Thursday, June 23, 2011


The summer solstice was also the boys' first day of summer vacation from school.  The Caterpillar thought that coincidence made all the snow days worthwhile.  I'm not so sure.  But it actually felt like summer as well.  Summer in Western Washington, anyway.  All 75 degrees of it.

It was good enough for Rollo and D2.  They got out the sprinkler, dutifully applied sunblock to their snowy skin, and made a swamp to splash in.

On the second day of vacation, we went back to school.  Just can't stay away, can we?  You see, Rollo brought a friend home with him.

This is Jake, the painted lady caterpillar.  Rollo's classroom was an absolute menagerie this year.  Besides the resident fish, mice, dog, and hamster, the children raised worms in the fall, and caterpillars in the spring.  They kept the butterflies, instead of doing a grand launch, and let the life cycle begin again.  Jake is a member of the second generation. 

Rollo learned that caterpillars like to eat lupine leaves, and he brought some home with Jake.  But soon he needed a refill.  What to do?  We don't have any in our garden.  But Rollo knew.  He told me the Legend of the Lupines: 

"An old teacher, before Mrs. E. was here, read a book about this person who went around the world, and where she went, she would plant lupine seeds. The teacher wanted to do the same thing, and so she took her class back behind the fence at the school and planted some lupine seeds. And now, all these years later, they have come in use for caterpillar food."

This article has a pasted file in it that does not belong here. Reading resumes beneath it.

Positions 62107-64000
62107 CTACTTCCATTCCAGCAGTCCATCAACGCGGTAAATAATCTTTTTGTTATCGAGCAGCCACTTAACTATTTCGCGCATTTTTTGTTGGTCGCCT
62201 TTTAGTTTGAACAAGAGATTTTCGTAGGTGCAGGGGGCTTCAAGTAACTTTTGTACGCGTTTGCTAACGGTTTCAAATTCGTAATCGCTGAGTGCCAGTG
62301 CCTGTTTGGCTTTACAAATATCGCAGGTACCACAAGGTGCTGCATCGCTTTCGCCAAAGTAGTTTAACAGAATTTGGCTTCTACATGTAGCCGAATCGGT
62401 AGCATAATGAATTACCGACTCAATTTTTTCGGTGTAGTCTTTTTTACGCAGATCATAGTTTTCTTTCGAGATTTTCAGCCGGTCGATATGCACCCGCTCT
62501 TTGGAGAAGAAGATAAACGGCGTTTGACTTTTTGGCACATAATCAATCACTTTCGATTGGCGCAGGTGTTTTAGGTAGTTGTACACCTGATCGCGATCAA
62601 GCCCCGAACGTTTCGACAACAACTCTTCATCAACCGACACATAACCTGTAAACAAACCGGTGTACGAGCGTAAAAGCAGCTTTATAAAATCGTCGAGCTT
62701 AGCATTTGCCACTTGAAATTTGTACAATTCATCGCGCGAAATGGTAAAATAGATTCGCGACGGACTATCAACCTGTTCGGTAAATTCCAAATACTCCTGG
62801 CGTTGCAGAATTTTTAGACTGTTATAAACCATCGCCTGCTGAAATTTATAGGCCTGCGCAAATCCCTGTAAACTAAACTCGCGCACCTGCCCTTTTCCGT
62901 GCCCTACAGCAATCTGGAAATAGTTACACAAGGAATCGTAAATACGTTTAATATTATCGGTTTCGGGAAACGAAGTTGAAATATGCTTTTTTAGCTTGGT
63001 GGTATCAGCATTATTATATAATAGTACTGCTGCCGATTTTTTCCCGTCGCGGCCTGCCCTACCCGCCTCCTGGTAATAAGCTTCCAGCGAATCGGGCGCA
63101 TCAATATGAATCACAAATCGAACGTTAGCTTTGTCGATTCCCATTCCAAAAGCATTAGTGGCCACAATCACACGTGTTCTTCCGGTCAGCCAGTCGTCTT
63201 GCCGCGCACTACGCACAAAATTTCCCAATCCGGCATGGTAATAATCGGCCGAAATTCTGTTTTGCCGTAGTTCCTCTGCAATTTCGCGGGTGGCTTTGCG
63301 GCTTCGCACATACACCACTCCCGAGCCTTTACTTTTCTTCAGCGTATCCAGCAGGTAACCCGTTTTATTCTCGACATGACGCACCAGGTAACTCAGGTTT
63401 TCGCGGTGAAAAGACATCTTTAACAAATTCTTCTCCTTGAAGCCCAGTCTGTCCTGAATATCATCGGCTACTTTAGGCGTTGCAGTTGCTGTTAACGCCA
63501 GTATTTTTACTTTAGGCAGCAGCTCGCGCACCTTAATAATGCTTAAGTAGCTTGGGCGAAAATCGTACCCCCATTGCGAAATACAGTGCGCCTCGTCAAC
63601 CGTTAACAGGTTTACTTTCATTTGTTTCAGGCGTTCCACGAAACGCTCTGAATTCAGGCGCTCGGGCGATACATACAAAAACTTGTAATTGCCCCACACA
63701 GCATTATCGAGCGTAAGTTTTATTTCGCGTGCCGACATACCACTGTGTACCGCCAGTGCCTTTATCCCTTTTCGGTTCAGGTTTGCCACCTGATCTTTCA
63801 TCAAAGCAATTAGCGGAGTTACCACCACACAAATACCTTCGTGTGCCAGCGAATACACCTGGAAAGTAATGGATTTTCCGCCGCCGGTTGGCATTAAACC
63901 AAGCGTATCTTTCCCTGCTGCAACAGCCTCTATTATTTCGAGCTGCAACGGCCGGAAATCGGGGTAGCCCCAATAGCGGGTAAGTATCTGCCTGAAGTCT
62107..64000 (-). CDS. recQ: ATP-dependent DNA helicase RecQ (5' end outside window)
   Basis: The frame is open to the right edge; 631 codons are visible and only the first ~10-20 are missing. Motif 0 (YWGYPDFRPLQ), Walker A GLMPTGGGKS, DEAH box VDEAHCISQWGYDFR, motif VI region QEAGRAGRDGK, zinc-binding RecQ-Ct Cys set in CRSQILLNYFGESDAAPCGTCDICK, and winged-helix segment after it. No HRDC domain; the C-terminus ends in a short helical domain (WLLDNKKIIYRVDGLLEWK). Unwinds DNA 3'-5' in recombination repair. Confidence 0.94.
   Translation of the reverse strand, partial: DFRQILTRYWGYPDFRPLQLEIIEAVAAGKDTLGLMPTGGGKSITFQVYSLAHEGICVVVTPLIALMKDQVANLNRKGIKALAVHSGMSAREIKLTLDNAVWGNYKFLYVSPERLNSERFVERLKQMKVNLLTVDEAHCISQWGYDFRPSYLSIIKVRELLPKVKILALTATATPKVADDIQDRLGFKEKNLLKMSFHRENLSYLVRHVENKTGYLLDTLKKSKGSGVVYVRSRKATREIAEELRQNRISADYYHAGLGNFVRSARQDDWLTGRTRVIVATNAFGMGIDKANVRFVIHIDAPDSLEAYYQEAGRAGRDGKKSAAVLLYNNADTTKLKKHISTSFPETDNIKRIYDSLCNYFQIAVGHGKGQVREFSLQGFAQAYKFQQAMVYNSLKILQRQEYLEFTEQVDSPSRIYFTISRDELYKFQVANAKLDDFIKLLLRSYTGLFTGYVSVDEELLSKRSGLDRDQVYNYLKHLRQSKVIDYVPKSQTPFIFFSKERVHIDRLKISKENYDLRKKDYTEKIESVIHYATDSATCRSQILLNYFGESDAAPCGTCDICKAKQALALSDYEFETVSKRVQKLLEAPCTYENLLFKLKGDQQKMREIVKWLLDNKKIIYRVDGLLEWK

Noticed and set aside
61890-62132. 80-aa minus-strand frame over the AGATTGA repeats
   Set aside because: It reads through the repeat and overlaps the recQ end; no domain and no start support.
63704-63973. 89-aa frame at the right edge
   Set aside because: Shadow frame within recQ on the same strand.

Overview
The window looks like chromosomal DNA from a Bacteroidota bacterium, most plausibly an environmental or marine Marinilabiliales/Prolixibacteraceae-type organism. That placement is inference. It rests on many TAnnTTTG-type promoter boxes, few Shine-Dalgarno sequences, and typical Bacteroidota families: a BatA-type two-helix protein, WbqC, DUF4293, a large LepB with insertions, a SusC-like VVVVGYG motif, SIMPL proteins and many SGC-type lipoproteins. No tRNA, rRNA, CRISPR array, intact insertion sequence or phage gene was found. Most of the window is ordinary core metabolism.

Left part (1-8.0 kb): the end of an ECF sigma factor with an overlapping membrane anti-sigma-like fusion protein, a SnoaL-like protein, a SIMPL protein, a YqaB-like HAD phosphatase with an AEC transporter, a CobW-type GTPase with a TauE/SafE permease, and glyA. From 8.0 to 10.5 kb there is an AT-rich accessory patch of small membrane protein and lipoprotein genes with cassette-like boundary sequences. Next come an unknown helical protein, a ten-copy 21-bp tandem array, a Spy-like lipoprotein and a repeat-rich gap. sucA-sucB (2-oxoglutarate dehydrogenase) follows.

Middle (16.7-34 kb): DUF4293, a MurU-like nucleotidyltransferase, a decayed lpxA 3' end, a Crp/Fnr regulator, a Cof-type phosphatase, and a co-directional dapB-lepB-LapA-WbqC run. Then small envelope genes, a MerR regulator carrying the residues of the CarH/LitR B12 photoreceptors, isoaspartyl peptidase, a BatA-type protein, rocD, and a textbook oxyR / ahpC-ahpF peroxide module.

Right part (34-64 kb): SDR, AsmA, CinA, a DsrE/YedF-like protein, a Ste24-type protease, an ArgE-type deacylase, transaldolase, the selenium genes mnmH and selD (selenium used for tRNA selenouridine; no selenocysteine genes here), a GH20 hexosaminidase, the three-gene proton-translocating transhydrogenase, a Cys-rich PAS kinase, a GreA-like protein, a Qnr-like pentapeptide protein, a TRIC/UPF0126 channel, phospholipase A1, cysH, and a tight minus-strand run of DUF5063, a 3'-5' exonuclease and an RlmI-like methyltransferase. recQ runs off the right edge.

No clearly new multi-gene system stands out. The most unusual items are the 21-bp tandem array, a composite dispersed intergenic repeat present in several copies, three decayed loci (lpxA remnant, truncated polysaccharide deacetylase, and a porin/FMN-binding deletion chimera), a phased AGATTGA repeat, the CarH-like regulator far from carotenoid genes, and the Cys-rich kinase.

I was interested to see the Secret Lupine Garden.  So the boys hopped on their scooters, and off we went.  Not far behind Rollo's classroom, there was one plant with a few purple flowers.  It provided some serviceable leaves, but didn't impress me.  Since we were there, the boys enjoyed the playground that wasn't occupied by those poor kids who have to go to school all summer.  I decided to wander back to the fence and see what was on the other side.

There I found the Secret Lupine Garden.  There were all colors, growing amid the long grass and other wildflowers.  Is the legend true?  Was there a Mrs. Lupine-seed who traveled the world, planting caterpillar food?  Or was it . . . Dennis Moore?

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